FAMILY holidays and a six-month spell travelling the country in my twenties taught me one thing – the French know what they’re doing when it comes to food.

I remember cosy restaurants bustling with people, the hum of conversation and the aroma of rich, delicious food.

It was with all this in mind that two of my colleagues and I strolled into Café Rouge on Bridge Street on Wednesday evening to check out their new Autumn menu.

And I can say from the outset that it didn’t disappoint.

We received a warm welcome from staff and were shown to our table towards the back of the restaurant.

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It was fairly empty at first, as we had booked in early at 6.30pm, but within an hour the place was filling up nicely and soon had that laid-back, unhurried and friendly atmosphere I was hoping for.

The lights and décor in the restaurant really add to this with impressive furnishings and soft lighting that simply evoke warmth.

Sipping from glasses of nicely chilled sauvignon blanc, we checked out the new menu, or ‘carte’, which is said to be inspired by a mix of French favourites, vegan options and British seasonal classics.

For my starter I opted for the port salut and caramelised onion soufflé’ with frisée, watercress, hazelnuts and chives. The dish was beautifully light and flavoursome, and set me up perfectly for the main course.

My colleague Matt went for the smoked trout pâté, hoping for a light option to leave room for his main course. He said the chargrilled sourdough provided a good, crunchy texture to contrast the creamy pâté, which, although delicate, provided enough of a punch in the taste department.

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Good-sized portions of trout in the pate made this a good option for fish-lovers, he said.

Mark chose the plaice goujons from the seasonal set menu. Served with saffron rouille and watercress (and a squirt of lemon juice), he said it made for an excellent appetiser with a mixture of flavours at just the right portion size.

Turning to mains, I plumped for the pork escalope – a breaded pork fillet with a fried, free range egg, thyme jus, cornichons and frites (fries).

I was slightly hesitant about the egg’s inclusion but the dish was recommended to me by the waitress and I’m glad I heeded her advice! The ingredients, textures and flavours worked very well together and the egg was perfectly cooked.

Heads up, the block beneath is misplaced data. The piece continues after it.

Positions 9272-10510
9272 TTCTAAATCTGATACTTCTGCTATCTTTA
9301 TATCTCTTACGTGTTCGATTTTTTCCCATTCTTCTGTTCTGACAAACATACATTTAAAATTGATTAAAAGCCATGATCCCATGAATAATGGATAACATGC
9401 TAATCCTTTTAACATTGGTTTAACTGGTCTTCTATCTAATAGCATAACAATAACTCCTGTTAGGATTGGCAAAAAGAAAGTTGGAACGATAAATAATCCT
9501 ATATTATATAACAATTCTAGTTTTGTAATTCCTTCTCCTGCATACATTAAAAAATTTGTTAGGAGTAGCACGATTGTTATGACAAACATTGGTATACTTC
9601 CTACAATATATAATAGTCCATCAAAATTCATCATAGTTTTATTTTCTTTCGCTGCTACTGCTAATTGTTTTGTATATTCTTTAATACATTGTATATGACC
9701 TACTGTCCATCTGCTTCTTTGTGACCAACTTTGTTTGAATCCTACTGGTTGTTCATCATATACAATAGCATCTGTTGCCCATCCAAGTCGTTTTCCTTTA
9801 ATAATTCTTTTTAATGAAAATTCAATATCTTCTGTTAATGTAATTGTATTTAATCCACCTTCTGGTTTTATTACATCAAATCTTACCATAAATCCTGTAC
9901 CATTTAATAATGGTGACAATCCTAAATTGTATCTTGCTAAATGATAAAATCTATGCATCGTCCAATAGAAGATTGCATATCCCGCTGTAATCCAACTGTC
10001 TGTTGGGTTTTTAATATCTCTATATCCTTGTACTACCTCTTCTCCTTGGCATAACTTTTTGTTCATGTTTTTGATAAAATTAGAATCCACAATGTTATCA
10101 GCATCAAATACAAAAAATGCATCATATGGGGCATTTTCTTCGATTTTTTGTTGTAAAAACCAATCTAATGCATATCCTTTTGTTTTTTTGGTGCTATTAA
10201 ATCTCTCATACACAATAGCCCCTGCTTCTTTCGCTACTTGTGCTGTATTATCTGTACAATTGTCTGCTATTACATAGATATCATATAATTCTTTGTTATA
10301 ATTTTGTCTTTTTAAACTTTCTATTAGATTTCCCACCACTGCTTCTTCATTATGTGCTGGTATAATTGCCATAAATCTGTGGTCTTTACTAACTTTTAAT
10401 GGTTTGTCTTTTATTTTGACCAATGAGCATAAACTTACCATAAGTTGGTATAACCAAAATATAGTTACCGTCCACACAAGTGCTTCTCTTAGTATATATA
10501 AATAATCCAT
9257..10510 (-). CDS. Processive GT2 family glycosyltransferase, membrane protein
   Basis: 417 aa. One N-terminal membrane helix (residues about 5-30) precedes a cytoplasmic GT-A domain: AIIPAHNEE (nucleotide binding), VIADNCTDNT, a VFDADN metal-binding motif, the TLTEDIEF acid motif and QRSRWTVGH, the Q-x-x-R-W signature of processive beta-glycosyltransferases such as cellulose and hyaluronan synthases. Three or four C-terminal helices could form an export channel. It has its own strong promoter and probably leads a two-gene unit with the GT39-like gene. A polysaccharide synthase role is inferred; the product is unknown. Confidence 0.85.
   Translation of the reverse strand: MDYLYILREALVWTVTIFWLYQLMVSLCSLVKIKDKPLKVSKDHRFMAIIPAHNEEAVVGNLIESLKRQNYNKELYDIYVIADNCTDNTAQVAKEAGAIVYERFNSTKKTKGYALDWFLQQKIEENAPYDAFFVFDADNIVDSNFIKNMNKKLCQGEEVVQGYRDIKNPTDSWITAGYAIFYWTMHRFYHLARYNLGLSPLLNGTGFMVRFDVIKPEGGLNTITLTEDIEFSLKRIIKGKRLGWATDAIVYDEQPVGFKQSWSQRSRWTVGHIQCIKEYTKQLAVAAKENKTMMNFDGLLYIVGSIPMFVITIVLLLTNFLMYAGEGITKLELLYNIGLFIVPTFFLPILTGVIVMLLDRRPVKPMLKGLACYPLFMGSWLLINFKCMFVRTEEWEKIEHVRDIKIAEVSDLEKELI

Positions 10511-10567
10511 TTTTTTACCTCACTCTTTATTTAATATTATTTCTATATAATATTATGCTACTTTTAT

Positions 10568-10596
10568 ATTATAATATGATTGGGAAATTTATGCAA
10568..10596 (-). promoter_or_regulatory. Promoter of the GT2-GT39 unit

Matt went off-piste for his mains, trying a new dish that wasn’t on the set Autumn menu – bouillabaisse.

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A rich, tasty stew packed with salmon, hake, mussels and king prawns, he said it proved to be a real seafood treat.

The baguette croutons with saffron rouille provided some crunch and rich flavour, elevating what at first seemed quite a rustic dish to something quite special and indulgent.

If your budget and waistline can stand it, he recommended ordering extra bread to mop up every last drop.

Mark went for the chicken chasseur, a slow-cooked chicken in a white wine sauce with smoked bacon, mushrooms, tomatoes, tarragon and thyme, plus a healthy dollop of herb mash.

He described it as a “heady combination” with the chicken cooked to perfection as the meat was easily separated from the bone, while the potato mash had excellent texture, taste and consistency.

The dessert menu at Cafe Rouge is a tantalising and dazzling array of choices. And for those who can't decide on one dish – in our case Matt - there is the Café Gourmand, a selection of classic French desserts in miniature; crème brûlée, mousse au chocolat and tarte au citron served with an espresso.

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On this occasion the crème brulee was substituted for a rhubarb crumble, so the selection provided a journey of tastes, from rich chocolate through zesty citrus and the tangy crumble, textures and temperatures.

“A real treat for the tastebuds!” in Matt’s words.

It was my turn to veer off the set menu this time as I had spotted one of my culinary weaknesses – bread and butter pudding – on the main carte.

A new dish, again recommended to me by the waitress, this was actually brioche bread and butter pudding with French orange liquor. And it was divine.

It had that lovely, creamy stodginess that for me defines the pudding, but it was also presented in a very elegant manner that set it apart from the traditional British version.

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When it came to dessert, Mark opted for the torte au chocolat, which he said was unfortunately a touch underwhelming with not much flavour to the accompanying vanilla crème fraîche, leaving him looking enviously at my nearby brioche bread and butter pudding.

However, the waitress had also advised there was one serving left of their new-to-the-menu beignets - mini doughnuts with cinnamon sugar, to be served with salted caramel or dark chocolate sauce.

Having gratefully accepted the chance to have a taste of this (who could resist mini doughnuts?), the results did not disappoint, with the doughnuts being melt-in-your-mouth delicious.

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Overall, we were very impressed with both the restaurant and the new Autumn menu.

The service throughout was superb – non-intrusive but there when you need it. We were also given excellent recommendations.

For anyone wanting a cosy, bustling, family-friendly restaurant with great food and service then Café Rouge fits the bill perfectly.

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